Is it neuro or ortho? Sorting out lameness, paresis and dogs that won't get up (Proceedings)
Lameness, difficulty walking, and reluctance or inability to rise are common presentations for patients presented to small animal practitioners. Disorders of the central and peripheral nervous systems, spine, long bones, joints, tendons, or musculature can all result in these potential signs. Identifying the organ system and anatomic structures responsible are critical to recommending subsequent diagnostic testing, therapy, and possibly referral to the appropriate specialist. The most critical steps in this evaluation are careful observation of the animal's gait, and a thorough neurologic and orthopedic examination.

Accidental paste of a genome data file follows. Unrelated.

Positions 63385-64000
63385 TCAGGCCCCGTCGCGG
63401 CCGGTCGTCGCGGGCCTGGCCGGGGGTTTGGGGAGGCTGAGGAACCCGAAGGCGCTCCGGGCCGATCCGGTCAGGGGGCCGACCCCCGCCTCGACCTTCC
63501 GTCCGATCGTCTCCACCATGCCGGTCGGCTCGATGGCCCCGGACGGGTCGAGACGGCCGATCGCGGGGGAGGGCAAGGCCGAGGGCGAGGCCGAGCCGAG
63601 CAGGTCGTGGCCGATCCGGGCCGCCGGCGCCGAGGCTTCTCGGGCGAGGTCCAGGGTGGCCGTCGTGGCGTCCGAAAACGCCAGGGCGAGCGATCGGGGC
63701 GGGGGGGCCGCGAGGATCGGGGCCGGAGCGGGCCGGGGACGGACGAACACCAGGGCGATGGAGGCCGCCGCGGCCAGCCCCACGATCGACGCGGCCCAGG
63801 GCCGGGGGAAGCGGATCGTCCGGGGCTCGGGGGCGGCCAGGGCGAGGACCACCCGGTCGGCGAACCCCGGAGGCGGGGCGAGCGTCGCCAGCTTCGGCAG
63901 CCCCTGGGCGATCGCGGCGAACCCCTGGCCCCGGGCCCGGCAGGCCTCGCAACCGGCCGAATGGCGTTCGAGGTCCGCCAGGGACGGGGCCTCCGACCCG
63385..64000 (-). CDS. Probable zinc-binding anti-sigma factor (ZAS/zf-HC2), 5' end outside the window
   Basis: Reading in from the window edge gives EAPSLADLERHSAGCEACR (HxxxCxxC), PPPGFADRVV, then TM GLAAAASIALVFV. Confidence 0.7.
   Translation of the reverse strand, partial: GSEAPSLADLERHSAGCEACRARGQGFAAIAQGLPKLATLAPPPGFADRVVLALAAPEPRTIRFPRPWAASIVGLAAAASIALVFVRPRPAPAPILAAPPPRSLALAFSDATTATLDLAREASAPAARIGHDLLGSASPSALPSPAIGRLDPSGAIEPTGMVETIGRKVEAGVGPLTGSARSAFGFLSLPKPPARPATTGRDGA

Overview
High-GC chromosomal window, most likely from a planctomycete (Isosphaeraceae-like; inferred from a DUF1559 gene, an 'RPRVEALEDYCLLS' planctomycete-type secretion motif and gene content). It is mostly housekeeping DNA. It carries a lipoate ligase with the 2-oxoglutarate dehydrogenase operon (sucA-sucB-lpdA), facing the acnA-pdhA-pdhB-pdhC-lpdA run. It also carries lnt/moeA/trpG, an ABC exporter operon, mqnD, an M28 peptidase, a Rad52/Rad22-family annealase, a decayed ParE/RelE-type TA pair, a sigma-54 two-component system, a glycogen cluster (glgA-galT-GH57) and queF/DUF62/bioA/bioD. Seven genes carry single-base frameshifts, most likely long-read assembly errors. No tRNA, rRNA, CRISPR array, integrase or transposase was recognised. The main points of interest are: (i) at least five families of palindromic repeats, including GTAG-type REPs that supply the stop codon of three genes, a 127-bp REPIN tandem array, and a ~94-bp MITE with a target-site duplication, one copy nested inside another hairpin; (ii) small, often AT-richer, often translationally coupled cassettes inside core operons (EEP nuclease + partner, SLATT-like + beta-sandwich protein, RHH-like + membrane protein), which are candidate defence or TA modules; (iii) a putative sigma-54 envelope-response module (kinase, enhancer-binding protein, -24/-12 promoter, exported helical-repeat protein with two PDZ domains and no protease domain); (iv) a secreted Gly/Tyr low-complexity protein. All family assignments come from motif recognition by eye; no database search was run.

Gait examination is arguably the most important part of the evaluation of patients with difficulty ambulating, but is often not performed by veterinary practitioners. The patient should be evaluated while walking towards and away from the examiner, and should also be observed from the side. If the animal is unable to stand or bear weight, adequate support of the limbs in question should be provided while assessing the ability of the animal to voluntarily advance its limbs, bear weight, and move in a coordinated manner.Several abnormalities may be detected with the gait examination. These include:
• Ataxia: incoordination characterized by a failure to walk or move the limbs in a straight line, crossing of the limbs over the body midline, and possibly stumbling and falling. Ataxia indicates neurologic dysfunction, and may be caused by involvement of several areas of the nervous system.